The men convicted of killing Ahmaud Arbery in Georgia in 2020 are now looking to have their hate crime convictions overturned.
Gregory McMichael, his son Travis McMichael and their neighbor William “Roddie” Bryan were all convicted in Arbery’s death. They were also found guilty of federal hate crimes for the act, which is what the three men are trying to appeal to the 11th circuit in Atlanta.
Ahmaud Arbery, 25, was jogging through a Satilla Shore neighborhood in Brunswick when he was confronted by Gregory and Travis, who began to chase him while Bryan followed and filmed with his cell phone.
Video shows the final moments when the McMichaels caught up with Arbery and attempted to capture him. He resisted and escaped, leading up to Travis shooting and killing Arbery.
Curtis Fallgatter, an attorney unaffiliate with this case, said getting a jury verdict such as this overturned is an extremely heavy burden.
“That is a motion where you say the judge should have basically thrown the case out, which means no reasonably minded jury would convict. That’s an incredibly high standard, appellate courts hardly ever reverse on that standard,” Fallgatter said.
Gregory’s appeal argues that the court failed to prove that he acted because of Arbery’s race and color. Also, the court didn’t sufficiently prove that he attempted to kidnap Arbery because of some kind of reward or benefit.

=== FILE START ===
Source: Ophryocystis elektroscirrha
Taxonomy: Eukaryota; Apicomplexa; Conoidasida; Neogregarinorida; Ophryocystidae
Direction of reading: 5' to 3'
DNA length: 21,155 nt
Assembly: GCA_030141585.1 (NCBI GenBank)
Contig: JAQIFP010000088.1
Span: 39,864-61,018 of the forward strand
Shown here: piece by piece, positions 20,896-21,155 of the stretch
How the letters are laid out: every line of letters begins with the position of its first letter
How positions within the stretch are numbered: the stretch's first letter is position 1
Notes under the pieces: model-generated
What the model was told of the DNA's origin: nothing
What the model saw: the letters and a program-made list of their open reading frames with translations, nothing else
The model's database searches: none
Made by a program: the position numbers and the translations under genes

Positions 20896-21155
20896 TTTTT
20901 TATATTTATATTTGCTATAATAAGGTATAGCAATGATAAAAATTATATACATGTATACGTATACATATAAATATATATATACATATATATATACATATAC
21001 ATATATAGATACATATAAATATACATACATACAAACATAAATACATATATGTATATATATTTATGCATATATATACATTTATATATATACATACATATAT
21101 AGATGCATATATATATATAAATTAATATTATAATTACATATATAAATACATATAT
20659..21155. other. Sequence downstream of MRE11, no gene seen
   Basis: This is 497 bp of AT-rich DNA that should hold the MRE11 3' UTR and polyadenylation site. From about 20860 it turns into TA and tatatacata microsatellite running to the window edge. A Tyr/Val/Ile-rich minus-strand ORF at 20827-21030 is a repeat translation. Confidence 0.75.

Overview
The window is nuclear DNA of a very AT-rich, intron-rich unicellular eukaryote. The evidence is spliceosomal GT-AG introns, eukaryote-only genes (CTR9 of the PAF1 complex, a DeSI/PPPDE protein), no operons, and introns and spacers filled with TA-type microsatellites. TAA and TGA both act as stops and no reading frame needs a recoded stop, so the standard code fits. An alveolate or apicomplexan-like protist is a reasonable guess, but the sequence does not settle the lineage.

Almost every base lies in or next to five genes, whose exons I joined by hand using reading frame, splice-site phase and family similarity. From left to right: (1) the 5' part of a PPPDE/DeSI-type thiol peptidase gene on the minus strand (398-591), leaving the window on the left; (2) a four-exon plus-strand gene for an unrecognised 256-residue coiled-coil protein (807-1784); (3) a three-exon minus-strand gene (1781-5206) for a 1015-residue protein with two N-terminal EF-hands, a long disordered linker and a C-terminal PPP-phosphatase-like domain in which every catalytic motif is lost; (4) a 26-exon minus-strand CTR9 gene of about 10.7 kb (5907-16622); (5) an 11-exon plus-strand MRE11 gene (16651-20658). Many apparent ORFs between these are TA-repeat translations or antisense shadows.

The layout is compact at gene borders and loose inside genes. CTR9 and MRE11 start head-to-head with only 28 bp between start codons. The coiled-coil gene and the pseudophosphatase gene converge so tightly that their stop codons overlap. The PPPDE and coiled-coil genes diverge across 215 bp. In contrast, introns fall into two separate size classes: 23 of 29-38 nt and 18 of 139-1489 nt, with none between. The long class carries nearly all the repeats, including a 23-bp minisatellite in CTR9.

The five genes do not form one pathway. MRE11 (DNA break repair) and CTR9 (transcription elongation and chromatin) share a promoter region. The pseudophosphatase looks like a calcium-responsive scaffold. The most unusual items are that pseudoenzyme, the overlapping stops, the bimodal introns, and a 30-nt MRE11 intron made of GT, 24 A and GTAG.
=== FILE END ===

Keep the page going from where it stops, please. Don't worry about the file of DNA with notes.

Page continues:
His appeal also points to a possible technicality with the status of the vehicle the father and son were using during the attack. It also questioned whether the street through Satilla Shores was technically defined as a “public facility.”
Travis’s appeal challenged the use of the thread from the Satilla Shores Facebook page as evidence that the two knew the street was a public place. It also pointed to some possible error in the state’s assessment of how the McMichael’s used their vehicle, saying it shouldn’t have met the definition of an attempted kidnapping.
Like Gregory’s appeal, Bryan’s argument pushes back on the idea that his motive for confronting Arbery was race-related.
The McMichaels received life sentences for their federal crimes, and Bryan got 35 years to federal charges, in addition to their state prison sentences.